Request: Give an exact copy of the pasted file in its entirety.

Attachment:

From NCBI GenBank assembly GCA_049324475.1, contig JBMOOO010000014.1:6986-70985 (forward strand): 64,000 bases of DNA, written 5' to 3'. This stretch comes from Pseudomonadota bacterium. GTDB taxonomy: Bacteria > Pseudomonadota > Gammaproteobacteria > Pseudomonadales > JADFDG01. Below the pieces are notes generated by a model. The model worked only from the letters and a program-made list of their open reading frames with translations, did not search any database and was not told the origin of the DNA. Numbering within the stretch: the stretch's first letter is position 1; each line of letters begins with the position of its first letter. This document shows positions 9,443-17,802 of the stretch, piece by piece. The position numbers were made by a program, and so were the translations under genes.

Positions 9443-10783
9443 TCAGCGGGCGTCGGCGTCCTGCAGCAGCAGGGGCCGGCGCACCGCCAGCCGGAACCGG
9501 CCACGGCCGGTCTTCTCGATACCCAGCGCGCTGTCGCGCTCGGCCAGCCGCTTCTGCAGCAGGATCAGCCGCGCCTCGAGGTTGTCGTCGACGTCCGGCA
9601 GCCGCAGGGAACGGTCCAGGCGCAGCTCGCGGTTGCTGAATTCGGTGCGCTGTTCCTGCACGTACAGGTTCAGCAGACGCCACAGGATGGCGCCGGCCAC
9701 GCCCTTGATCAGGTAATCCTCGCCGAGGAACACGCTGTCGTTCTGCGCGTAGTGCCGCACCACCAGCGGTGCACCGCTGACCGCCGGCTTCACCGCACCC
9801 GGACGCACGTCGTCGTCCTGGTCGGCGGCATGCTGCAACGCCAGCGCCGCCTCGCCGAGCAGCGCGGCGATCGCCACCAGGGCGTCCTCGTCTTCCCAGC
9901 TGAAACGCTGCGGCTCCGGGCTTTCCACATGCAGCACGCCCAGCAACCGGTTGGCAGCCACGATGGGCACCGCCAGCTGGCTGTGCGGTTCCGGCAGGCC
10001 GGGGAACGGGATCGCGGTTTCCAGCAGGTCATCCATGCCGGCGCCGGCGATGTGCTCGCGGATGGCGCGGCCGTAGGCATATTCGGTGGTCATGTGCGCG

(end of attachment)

From NCBI GenBank assembly GCA_049324475.1, contig JBMOOO010000014.1:6986-70985 (forward strand): 64,000 bases of DNA, written 5' to 3'. This stretch comes from Pseudomonadota bacterium. GTDB taxonomy: Bacteria > Pseudomonadota > Gammaproteobacteria > Pseudomonadales > JADFDG01. Below the pieces are notes generated by a model. The model worked only from the letters and a program-made list of their open reading frames with translations, did not search any database and was not told the origin of the DNA. Numbering within the stretch: the stretch's first letter is position 1; each line of letters begins with the position of its first letter. This document shows positions 9,443-17,802 of the stretch, piece by piece. The position numbers were made by a program, and so were the translations under genes.

Positions 9443-10783
9443 TCAGCGGGCGTCGGCGTCCTGCAGCAGCAGGGGCCGGCGCACCGCCAGCCGGAACCGG
9501 CCACGGCCGGTCTTCTCGATACCCAGCGCGCTGTCGCGCTCGGCCAGCCGCTTCTGCAGCAGGATCAGCCGCGCCTCGAGGTTGTCGTCGACGTCCGGCA
9601 GCCGCAGGGAACGGTCCAGGCGCAGCTCGCGGTTGCTGAATTCGGTGCGCTGTTCCTGCACGTACAGGTTCAGCAGACGCCACAGGATGGCGCCGGCCAC
9701 GCCCTTGATCAGGTAATCCTCGCCGAGGAACACGCTGTCGTTCTGCGCGTAGTGCCGCACCACCAGCGGTGCACCGCTGACCGCCGGCTTCACCGCACCC
9801 GGACGCACGTCGTCGTCCTGGTCGGCGGCATGCTGCAACGCCAGCGCCGCCTCGCCGAGCAGCGCGGCGATCGCCACCAGGGCGTCCTCGTCTTCCCAGC
9901 TGAAACGCTGCGGCTCCGGGCTTTCCACATGCAGCACGCCCAGCAACCGGTTGGCAGCCACGATGGGCACCGCCAGCTGGCTGTGCGGTTCCGGCAGGCC
10001 GGGGAACGGGATCGCGGTTTCCAGCAGGTCATCCATGCCGGCGCCGGCGATGTGCTCGCGGATGGCGCGGCCGTAGGCATATTCGGTGGTCATGTGCGCG